The Houston Museum of African American Culture (HMAAC) is pleased to announce the February 19 dedication of its Stairwell of Memory and Inaugural Bland/Floyd/Tolan Lecture at 2:00 pm in the museum. The dedication will feature comments from Robbie Tolan and a book signing of No Justice: One White Police Officer, One Black Family. Special guest Lezley McSpadden-Head, Michael Brown’s mother, will be present in support of the Tolan family.
It has been clear to the museum that we needed to lift up Robbie Tolan, “The Survivor,” and have him join Sandra Bland and George Floyd in its Stairwell of Memory.. On December 11, 2021, HMAAC dedicated a portrait of Tolan by artist Cedric Ingram that was added to the ones of Bland and Floyd. The three of them represent our area’s most prominent symbols of police brutality. America is indeed lucky and blessed that one of them survived; a living reminder that justice for black victims of police brutality is so rare as to essentially be non-existent, and that good citizens of all races must be diligent to change our current culture to one of fairness and equity.
According to HMAAC CEO John Guess, Jr., “We are all blessed to celebrate Robbie Tolan, ‘The Survivor,’ as the last portrait for HMAAC’s Stairwell of Memory. Robbie joins Sandy and Big Floyd, all subjected to police brutality that we must never forget. The Bland/Floyd/Tolan Lectures will help us learn from what happened to them as we improve the criminal justice system.”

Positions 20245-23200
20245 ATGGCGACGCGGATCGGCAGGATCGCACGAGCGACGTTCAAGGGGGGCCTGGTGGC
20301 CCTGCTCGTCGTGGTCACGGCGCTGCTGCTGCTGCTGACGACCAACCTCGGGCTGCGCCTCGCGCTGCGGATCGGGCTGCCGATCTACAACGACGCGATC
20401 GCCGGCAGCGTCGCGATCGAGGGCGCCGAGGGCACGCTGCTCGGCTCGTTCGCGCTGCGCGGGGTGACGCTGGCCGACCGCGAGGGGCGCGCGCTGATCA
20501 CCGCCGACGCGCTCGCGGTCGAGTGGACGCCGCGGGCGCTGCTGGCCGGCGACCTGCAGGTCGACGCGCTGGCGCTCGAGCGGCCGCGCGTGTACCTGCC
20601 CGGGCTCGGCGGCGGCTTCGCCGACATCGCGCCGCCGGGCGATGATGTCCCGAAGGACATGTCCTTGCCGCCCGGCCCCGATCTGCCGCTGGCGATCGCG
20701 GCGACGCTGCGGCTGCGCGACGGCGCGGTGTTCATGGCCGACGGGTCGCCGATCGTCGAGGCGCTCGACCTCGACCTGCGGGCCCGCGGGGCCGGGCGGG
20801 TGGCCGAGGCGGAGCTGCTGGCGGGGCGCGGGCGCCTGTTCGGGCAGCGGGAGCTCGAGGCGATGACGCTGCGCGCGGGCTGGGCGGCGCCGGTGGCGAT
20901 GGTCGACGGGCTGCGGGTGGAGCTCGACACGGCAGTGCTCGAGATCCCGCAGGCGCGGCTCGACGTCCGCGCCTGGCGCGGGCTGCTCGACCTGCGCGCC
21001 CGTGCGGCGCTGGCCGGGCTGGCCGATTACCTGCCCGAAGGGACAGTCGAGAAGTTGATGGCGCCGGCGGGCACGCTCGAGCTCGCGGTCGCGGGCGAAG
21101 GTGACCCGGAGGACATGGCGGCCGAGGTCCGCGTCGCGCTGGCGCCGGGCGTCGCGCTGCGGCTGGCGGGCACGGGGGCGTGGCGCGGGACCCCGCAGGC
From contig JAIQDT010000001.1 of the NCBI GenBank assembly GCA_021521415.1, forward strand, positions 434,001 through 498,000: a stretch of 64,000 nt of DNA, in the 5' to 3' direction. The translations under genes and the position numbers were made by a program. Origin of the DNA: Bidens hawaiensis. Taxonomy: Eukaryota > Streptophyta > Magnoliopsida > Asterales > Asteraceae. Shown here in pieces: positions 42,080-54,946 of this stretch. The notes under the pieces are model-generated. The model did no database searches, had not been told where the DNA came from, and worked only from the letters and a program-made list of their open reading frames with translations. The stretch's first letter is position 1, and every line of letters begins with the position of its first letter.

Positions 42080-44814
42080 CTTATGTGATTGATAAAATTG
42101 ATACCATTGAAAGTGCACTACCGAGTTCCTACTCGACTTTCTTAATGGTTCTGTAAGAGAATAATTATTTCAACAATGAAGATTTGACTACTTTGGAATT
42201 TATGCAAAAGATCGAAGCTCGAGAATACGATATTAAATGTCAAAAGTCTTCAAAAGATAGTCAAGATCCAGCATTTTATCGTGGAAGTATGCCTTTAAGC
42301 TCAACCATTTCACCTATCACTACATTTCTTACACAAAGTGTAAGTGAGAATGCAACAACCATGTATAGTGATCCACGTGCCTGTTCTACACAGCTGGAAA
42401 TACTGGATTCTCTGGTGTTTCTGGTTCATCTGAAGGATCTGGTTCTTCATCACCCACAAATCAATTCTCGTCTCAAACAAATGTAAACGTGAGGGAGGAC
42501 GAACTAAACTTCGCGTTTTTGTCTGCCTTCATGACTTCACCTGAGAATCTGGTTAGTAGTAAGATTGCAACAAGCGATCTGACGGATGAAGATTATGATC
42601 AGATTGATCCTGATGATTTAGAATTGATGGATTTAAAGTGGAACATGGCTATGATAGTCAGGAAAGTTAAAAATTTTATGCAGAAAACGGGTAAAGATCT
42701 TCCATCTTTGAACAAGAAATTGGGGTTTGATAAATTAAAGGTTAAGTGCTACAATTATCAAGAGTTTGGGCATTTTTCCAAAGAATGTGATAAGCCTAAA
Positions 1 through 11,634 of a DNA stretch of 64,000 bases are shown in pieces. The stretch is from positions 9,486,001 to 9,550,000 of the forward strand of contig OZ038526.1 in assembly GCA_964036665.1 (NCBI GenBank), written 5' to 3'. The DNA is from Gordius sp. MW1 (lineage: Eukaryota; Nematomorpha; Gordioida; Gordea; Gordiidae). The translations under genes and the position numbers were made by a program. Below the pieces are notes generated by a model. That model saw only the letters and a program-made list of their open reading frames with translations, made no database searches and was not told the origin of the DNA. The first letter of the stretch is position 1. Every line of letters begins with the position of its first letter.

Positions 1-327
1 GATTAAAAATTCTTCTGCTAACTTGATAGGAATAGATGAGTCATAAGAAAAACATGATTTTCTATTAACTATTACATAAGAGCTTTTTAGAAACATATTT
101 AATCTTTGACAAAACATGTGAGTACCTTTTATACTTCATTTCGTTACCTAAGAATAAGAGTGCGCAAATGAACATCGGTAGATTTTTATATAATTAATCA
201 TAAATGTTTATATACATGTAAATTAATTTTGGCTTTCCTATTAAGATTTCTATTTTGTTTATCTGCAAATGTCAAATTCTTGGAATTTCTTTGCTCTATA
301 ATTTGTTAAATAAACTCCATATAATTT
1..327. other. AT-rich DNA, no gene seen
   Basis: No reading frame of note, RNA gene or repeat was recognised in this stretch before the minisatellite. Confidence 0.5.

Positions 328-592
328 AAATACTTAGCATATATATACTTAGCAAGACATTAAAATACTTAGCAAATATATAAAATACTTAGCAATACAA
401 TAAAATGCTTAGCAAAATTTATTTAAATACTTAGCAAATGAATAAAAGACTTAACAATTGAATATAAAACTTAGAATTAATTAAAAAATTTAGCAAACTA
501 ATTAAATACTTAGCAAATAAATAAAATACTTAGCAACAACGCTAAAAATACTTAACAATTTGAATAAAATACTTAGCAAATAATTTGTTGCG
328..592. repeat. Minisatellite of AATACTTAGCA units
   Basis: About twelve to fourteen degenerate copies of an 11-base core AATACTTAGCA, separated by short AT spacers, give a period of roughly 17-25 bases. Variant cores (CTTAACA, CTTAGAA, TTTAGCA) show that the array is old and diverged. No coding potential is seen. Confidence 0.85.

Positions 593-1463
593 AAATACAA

On December 31, 2008, Bellaire Texas Sgt. Jeffrey Cotton, who is white, shot Tolan, an unarmed 23 year old black man beginning his professional baseball career, in the driveway of the home where he lived with his parents, Marian and Bobby Tolan, who came outside in their pajamas and tried to explain that the car was theirs and that they lived in the house. Robbie had been ordered to the ground at gunpoint, and was shot as he started to get up protesting the treatment of his mother who was being pushed toward a garage door by one of the officers on the scene. Cotton said he thought Robbie was reaching for a gun in his waistband. Cotton was indicted on a charge of aggravated assault by a public servant but was found not guilty and continued to work.
“Because of the Tolans this case found its way all the way to the Supreme Court, and began the legal examination of qualified immunity for police officers involved in deadly use of force,’ HMAAC Board Chair Cindy Miles said.